So now we have four characteristics that define the character: Deadly, Smart, Smooth, and Dark.

What about some kind of stat that lets the characters be noble? Brave? No, that not thematically right. Something that's the opposite of Dark. If Dark is about embracing the horror, this is about creating a bulwark against it. Stoic? Steady?
Deadly, Smart, Smooth, Steady and Dark? 

Does that work?

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brainstorming & development / New/Old Hack-Dread
« on: January 10, 2013, 06:02:37 PM »
Hey guys,

It's been a couple of years since I was on the site. I was working on a horror/mystery hack called World of Dread. Now, at the time, it was essentially a reskin of AW, like most people's first hack. Since then we've had Dungeon World, Murderous Ghosts, and Monsterhearts come out, which showed just how far you can push the moves. It's made me rethink my hack from the ground up.  The moves define the genre. Monsterhearts, f'er example, forces things to go from bad to worse because making a move is basically fucking up (until you Grown Up).

So what is the genre about? In Dread, I'm emulating the horror-noir of Se7en or Chinatown, where evil intrudes on people's lives and secrets become the most important resource. I'm also taking a lot if inspiration from the horror writing of Thomas Ligotti, who finds horror in the absurdities of middle class life, and the films of David Cronenberg. What you have when you put those into a blender is a game about secrets; hiding them and uncovering them. It's also a game about the intrusion of the Weird into people's lives, and how the disruption can force people to reveal things they'd rather not.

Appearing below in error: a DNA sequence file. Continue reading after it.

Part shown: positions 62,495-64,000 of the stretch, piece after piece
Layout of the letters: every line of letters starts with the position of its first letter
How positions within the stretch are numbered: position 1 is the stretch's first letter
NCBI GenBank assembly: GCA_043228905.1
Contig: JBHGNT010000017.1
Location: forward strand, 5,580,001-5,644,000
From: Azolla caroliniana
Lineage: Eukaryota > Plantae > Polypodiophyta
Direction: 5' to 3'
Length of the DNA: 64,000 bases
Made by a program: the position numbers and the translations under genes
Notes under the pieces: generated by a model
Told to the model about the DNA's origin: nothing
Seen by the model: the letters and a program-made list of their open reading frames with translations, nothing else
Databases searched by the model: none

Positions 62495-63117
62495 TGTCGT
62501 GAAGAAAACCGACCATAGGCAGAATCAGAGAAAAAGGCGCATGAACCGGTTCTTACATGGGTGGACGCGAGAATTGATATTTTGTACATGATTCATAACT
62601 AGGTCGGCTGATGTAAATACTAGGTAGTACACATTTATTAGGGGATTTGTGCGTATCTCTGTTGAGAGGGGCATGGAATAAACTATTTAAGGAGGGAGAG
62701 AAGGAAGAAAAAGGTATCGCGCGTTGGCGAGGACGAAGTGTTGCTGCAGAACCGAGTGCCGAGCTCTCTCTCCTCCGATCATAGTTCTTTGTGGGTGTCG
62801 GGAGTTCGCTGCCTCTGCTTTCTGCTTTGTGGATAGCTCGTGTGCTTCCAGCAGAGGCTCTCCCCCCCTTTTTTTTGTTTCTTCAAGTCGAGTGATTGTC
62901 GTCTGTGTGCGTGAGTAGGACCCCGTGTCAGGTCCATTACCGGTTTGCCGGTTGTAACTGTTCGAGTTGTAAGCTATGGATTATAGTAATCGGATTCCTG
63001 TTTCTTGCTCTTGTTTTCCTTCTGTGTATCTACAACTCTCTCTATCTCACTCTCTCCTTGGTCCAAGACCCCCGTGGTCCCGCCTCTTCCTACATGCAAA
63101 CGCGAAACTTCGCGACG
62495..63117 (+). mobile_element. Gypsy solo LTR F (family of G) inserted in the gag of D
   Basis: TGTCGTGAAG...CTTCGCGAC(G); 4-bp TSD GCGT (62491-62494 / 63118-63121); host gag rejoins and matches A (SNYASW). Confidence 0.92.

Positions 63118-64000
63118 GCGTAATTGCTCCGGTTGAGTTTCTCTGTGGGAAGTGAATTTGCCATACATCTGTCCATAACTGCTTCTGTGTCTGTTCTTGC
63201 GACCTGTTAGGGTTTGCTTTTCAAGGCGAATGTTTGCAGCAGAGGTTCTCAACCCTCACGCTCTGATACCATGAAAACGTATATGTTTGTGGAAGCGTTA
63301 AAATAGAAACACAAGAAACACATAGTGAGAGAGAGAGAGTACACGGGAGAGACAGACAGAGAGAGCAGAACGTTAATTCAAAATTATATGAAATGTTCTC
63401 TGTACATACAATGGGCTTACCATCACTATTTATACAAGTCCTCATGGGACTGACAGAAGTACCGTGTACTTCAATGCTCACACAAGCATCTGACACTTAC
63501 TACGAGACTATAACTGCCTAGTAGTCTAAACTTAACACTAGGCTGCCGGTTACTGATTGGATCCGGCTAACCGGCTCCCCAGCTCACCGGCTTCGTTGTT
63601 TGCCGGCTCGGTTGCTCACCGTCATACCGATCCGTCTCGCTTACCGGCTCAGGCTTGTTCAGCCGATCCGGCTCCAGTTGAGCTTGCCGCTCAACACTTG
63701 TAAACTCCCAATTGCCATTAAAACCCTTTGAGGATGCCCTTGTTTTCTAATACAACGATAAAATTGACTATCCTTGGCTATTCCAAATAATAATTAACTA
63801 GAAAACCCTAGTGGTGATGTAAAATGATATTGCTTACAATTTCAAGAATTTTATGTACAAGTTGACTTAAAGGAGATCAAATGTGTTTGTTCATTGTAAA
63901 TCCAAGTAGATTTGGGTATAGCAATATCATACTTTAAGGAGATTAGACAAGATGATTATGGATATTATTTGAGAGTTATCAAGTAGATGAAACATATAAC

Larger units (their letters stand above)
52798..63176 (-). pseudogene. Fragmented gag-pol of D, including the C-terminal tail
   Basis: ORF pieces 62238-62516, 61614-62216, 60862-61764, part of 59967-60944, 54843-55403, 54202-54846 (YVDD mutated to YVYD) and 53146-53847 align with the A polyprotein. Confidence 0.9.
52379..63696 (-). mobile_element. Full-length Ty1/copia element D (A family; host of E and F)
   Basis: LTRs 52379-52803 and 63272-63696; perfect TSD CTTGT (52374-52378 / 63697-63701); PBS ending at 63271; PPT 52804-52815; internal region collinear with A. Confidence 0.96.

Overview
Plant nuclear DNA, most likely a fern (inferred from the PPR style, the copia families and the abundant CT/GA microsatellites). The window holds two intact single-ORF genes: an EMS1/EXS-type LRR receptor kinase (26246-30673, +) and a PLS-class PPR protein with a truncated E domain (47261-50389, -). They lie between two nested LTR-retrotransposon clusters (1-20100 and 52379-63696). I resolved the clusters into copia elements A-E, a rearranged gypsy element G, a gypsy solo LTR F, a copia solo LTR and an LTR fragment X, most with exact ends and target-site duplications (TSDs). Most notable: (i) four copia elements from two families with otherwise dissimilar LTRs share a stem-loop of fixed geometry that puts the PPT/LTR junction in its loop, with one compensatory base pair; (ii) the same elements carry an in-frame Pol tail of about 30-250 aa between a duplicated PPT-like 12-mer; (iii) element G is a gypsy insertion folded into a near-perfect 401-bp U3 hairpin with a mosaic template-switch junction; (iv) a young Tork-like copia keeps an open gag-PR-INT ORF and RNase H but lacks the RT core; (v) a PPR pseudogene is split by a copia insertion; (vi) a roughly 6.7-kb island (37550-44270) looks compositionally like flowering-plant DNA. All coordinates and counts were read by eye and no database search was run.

So with that in mind, a couple obvious moves come to mind: Digging up Dirt and Understand the Madness.

Digging up Dirt is proactive: you're going through people's phone records, hunting down their last known address and the like. It's also very reductive. Instead of playing out each individual piece of information, like you would in a Gumshoe game, you're more interested in getting leverage over another character or NPC. It might work as an option between taking 1 Forward on future investigations, or increasing a connection with another player, or alerting the subject of your investigation.

Understanding the Madness is either proactive or reactive, depending on the situation and the MC's moves. This might be constructed differently than most other moves I've seen. On a hard success, perhaps the player can ask a series of questions to the MC. On a soft success, they may ask a question but take some mental stress or lash out. On a failure, they lash out, retreat from the scene, or some other inappropriate behavior. From a fictional perspective, it makes Understanding the Madness into a narrative keystone, and presumes that some dirt digging as occurred before then.

You'll notice a couple things about these moves. The first is that they predicate some kind of investigation mechanic. I think a lesson can be learned from Monsterhearts here, where Strings are the social currency.  If Clues are the investigative currency, it lets the players determine the course of the investigation.

This also mean that Fronts are replaced by Mysteries, or more accurately, augmented with Mysteries. Similarly to the portents of doom in Dungeon World, you have an Escalating Horrors. But parallel to that you have a Chain of Evidence, ways for the players to essentially jump ahead of the Mystery, and prevent it's Terrible Conclusion.